Bridging recommendation and marketing via recurrent intensity modeling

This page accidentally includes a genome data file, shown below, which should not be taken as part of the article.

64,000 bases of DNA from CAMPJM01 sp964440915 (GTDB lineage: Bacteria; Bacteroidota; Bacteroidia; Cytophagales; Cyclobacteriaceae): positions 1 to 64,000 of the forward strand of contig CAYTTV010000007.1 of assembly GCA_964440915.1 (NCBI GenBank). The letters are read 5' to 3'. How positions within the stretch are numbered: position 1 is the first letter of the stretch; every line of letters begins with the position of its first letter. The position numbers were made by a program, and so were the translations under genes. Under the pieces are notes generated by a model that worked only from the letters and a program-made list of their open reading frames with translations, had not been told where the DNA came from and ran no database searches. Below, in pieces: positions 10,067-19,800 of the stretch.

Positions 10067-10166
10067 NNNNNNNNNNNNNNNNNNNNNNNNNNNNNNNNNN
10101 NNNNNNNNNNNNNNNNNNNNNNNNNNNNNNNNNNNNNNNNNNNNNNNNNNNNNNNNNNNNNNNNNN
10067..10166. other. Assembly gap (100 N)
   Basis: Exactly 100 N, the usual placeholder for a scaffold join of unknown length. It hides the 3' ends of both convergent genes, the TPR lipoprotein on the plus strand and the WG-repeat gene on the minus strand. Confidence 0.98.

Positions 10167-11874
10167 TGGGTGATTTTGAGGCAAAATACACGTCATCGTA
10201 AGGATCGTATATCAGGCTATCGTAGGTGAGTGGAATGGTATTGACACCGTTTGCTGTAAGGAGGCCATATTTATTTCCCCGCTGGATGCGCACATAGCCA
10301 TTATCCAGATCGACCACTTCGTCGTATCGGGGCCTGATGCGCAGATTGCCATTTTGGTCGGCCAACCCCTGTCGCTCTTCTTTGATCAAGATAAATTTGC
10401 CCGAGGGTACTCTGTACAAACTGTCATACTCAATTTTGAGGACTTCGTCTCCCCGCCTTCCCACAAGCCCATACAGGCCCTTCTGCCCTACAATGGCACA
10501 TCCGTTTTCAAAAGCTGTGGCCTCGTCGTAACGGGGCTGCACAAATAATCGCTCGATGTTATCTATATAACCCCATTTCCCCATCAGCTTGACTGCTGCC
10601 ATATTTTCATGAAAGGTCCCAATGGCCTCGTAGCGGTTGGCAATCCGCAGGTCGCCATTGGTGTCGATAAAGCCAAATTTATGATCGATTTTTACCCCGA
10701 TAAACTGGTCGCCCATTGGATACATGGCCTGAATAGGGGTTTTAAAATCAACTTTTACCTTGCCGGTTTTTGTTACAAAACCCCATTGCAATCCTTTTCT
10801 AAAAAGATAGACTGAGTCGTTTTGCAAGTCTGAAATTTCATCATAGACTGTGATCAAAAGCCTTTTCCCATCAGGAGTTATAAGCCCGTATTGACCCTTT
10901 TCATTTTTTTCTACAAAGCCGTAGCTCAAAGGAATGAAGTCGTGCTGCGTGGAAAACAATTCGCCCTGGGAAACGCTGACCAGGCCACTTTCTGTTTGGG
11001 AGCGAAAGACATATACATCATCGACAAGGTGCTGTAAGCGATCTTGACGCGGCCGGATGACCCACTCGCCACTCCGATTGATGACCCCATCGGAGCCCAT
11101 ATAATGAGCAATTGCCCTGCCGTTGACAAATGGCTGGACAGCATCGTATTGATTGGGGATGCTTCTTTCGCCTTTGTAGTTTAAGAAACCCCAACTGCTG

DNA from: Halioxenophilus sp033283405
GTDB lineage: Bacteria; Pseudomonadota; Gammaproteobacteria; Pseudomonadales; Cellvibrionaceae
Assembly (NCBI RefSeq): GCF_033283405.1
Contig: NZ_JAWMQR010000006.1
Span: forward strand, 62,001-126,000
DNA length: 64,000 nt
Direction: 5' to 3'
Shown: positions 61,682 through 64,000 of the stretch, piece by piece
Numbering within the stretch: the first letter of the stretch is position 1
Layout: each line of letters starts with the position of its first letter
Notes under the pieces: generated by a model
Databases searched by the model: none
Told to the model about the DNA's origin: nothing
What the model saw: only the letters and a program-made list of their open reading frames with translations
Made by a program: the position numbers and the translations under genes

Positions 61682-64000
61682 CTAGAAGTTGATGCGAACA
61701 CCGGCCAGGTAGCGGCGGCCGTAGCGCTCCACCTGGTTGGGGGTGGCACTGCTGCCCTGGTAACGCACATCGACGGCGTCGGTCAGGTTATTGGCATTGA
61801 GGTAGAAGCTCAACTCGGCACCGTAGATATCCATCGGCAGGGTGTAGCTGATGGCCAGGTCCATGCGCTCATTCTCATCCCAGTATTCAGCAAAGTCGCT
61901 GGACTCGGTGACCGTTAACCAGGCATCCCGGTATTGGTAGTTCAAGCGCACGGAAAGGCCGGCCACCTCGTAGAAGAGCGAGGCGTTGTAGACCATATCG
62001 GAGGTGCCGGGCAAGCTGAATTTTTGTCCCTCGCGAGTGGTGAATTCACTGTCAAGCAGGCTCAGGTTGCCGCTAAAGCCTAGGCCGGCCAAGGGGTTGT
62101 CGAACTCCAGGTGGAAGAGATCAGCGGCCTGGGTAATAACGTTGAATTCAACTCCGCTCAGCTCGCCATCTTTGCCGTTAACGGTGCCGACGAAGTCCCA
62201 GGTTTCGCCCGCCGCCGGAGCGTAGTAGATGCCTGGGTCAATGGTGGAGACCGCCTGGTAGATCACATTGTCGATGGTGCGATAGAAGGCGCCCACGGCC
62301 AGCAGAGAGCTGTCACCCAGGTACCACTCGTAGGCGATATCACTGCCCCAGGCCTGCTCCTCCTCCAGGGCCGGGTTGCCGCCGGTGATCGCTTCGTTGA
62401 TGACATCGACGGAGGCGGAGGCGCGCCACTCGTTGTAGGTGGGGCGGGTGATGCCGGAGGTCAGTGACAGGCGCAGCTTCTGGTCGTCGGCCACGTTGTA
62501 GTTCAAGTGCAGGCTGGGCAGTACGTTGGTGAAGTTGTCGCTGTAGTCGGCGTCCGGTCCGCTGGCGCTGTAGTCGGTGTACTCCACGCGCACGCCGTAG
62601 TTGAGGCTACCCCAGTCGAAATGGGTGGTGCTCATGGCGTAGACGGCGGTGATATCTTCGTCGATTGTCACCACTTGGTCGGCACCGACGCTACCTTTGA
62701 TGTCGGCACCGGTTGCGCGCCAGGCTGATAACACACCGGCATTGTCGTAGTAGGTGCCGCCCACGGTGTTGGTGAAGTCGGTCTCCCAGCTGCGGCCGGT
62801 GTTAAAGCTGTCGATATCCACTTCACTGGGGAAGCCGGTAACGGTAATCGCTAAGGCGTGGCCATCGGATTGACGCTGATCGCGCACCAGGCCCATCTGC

This paper studies some unexplored connections between personalized recommendation and marketing systems. Obviously, the two systems are different, in two main ways. Firstly, personalized item-recommendation (ItemRec) is user-centric, whereas marketing recommends the best user-state segments (UserRec) on behalf of its item providers. (We treat different temporal states of the same user as separate marketing opportunities.) To overcome this difference, we realize a novel connection to Marked-Temporal Point Processes (MTPPs), where we view both problems as different projections from a unified temporal intensity model for all user-item pairs. In this way, we derive Recurrent Intensity Models (RIMs) as unifying extensions from recurrent ItemRec models, though the connection can be more general. The second difference is in the temporal domains where they operate. While recommendation happens in real-time as each user appears, marketers often aim to reach a certain percentage of audience in the distribution of all user states in a period of time. We formulate both considerations into a constrained optimization problem we call online match (OnlnMtch) and derive a Dual algorithm based on dual decomposition. Dual allows us to make ItemRec decisions in real time, while satisfying long-term marketing constraints in expectation. Finally, our connections between recommendation and marketing lead to novel applications. We run experiments where we use marketing as an alternative to cold-start item exploration, by setting a positive minimal-exposure constraint for every item over the user-state distribution in a future period of time. Our experiments are scalable to infinite streams of user-states and open-sourced.